Present Day, 221B Baker Street.

'Tell me about before,' Kate said, brushing a stray curl of hair back from his forehead.

'Which before?'

'When you were ill before. You never talk about it. Tell me why you were so against being admitted.'

They were lying facing each other in bed, limbs perfectly opposed, close enough to touch, close enough to hear each others slow breathing. This was what she had missed, Kate realised, this easy intimacy, this feeling that they could tell each other anything. This closeness that clothing and other people interrupted, that needed darkness and silence, and the feeling that the world outside could have stopped and the two of them would still go on unaffected.

Sherlock smiled slightly, that beautiful half smile that Kate loved so much, and reached out to trace the line of her face, her cheek, her jaw, her lips with a careful finger. 'You've never asked.'

'It wasn't the right time. Now, I think, maybe it is.'

He sighed, considered for a long moment, then finally said, 'It was like hell Kate, there's no other way to describe it. I was in that place for months, heavily sedated, filled with medication that I didn't want. I was convinced that I was being drugged or poisoned. My head was full of voices. I didn't know who to trust, I didn't know who to believe. It was just a mess.'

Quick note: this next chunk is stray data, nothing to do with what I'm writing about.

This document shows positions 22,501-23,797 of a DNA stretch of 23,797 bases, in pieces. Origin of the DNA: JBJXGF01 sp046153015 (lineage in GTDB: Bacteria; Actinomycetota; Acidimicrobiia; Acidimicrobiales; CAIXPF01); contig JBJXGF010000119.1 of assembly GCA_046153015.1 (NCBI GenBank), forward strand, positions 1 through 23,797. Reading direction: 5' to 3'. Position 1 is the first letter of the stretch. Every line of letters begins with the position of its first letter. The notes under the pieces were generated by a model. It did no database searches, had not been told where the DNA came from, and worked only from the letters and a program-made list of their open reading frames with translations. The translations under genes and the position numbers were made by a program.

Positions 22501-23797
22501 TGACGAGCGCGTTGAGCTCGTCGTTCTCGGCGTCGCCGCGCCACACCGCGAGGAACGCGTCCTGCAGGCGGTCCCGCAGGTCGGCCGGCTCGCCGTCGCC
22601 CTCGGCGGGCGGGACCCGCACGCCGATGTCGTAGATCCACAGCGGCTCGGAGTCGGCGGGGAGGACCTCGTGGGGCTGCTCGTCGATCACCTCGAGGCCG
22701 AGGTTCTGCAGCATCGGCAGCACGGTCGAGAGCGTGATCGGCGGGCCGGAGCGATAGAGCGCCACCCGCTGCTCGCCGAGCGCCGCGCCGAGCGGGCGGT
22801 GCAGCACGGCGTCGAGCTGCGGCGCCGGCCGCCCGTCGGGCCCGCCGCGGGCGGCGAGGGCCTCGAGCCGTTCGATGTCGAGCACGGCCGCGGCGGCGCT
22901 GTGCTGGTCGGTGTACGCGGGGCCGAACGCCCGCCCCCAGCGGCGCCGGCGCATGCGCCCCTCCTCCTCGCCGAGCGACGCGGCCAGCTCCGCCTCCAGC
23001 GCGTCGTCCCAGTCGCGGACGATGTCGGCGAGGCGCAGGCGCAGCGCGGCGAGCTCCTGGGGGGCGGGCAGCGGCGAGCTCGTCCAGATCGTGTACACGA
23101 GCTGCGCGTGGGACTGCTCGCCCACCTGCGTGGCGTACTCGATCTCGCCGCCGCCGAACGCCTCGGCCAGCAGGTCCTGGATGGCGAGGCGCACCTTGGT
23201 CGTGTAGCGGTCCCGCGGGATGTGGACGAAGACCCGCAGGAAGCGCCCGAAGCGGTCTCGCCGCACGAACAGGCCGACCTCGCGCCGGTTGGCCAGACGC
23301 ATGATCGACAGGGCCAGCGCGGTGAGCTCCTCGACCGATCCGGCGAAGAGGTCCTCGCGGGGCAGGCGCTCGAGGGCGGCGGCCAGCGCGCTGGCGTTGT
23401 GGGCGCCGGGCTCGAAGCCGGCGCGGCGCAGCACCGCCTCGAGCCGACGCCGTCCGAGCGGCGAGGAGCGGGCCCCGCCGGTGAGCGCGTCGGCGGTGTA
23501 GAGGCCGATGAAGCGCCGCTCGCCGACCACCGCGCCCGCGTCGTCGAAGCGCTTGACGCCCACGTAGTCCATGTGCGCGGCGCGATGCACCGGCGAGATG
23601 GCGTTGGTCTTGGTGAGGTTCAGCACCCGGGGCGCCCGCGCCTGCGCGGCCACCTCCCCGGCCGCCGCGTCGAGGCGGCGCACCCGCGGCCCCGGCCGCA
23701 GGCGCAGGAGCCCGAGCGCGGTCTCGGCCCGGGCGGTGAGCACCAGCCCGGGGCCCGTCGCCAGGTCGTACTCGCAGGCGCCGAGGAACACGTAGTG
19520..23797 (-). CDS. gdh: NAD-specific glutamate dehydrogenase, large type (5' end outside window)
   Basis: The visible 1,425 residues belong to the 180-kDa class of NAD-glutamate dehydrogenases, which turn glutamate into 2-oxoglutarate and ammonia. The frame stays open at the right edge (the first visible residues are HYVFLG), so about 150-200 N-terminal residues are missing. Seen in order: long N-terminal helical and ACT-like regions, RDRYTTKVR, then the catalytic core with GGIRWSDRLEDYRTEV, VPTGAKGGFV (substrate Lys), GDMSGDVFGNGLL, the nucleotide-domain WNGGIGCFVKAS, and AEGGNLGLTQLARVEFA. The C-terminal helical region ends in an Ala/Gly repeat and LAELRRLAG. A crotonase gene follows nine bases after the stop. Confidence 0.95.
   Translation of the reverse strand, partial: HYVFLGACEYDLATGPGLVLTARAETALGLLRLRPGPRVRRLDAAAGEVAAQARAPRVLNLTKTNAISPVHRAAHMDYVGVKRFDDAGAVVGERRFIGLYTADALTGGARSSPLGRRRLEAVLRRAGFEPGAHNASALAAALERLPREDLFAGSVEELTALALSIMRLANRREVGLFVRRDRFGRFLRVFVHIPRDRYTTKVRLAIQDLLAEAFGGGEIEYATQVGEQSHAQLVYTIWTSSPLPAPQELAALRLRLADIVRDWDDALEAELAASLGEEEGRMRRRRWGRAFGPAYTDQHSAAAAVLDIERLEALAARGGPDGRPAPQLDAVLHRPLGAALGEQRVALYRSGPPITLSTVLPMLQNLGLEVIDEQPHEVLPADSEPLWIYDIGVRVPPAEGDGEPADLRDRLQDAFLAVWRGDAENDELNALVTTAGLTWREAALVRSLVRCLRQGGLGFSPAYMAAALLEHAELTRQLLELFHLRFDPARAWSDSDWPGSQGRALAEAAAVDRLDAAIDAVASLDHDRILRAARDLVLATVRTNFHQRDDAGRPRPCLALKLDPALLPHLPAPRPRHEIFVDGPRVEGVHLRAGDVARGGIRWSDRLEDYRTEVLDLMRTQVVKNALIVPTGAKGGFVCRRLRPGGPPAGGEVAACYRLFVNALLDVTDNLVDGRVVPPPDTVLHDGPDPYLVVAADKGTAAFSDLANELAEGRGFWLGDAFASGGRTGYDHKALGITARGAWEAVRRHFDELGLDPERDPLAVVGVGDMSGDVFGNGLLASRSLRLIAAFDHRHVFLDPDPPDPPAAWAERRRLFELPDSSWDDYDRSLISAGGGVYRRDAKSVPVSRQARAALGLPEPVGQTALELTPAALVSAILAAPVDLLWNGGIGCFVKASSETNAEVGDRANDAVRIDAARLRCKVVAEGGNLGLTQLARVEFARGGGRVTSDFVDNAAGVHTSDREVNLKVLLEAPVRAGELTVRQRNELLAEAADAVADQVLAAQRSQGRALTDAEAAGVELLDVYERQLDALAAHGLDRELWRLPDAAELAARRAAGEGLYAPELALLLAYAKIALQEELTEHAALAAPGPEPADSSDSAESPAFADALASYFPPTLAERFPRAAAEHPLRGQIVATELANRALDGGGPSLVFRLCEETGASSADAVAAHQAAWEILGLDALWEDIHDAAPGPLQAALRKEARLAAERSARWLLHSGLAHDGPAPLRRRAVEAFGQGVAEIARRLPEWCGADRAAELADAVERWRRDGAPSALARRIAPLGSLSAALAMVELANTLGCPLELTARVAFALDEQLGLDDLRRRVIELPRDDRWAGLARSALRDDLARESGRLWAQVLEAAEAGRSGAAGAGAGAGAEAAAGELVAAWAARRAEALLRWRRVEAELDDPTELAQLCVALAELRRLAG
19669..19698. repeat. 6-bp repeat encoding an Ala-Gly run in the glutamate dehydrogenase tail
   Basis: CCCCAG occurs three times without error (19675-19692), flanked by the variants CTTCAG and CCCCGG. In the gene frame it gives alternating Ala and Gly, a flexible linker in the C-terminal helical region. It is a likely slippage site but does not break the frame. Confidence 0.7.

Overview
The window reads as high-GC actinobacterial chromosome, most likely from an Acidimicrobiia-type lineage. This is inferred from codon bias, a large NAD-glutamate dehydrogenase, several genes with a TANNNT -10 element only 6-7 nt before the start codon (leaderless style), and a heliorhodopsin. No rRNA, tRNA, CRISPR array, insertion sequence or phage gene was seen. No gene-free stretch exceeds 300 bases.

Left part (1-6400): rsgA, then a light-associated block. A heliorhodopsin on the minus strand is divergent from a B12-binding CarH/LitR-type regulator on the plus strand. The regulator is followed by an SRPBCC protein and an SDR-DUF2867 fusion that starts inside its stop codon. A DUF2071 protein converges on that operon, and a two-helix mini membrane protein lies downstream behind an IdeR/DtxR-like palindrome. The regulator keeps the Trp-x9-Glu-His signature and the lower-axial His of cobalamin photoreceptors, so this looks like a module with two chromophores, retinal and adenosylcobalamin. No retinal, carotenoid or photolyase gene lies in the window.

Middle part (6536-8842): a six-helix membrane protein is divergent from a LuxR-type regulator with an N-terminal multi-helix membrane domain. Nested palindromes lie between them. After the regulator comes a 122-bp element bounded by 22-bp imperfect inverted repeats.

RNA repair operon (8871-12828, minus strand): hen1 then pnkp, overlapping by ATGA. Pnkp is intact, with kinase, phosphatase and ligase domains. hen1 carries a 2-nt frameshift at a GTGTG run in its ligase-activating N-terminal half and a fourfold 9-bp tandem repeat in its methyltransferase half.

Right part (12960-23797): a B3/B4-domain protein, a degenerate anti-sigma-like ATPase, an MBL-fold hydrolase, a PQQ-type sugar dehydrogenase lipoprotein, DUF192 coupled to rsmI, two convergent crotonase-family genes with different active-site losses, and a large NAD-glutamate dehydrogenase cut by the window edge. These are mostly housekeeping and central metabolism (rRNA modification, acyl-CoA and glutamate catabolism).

'Because of the paranoia?'

'Mainly, yes. Mycroft didn't help. He told me not to say anything about my father, but he wouldn't say why and I couldn't remember. He was trying to protect me I think, and to protect the family, but it just made things worse.'

Kate shook her head, 'I don't understand.'

'They gave me ECT, Kate, early on in my admission, when I stopped eating and drinking. It wiped my memory, almost completely. I had no idea of where I was or what had happened. The nurses would explain, I would just start to regain a few memories and then they would take me back to the treatment room and wipe it all again, over and over.'

'You never told me that you had ECT.'

'It didn't seem relevant.'

'And thats why you were so against having ECT this time?'

'Mainly, yes. Its rare, apparently, memory problems that profound, but I won't risk it again.'

'Did the memories come back?'

'Some of them. Most of my childhood memories were entirely wiped out. Primary school education, first day of school, birthday parties, everything. I remembered my mothers funeral but very little else. I couldn't even remember where I lived. I remembered the fields and the woods, strangely, but the house - no.'

'Primary school - so thats why you didn't know that the earth goes round the sun, as John is so fond of reminding you.'

'Exactly. Very basic stuff, that everyone knows I had to learn all over again. Basic skills were all there, reading, writing, maths, but hard facts are memory based, and they had all gone.'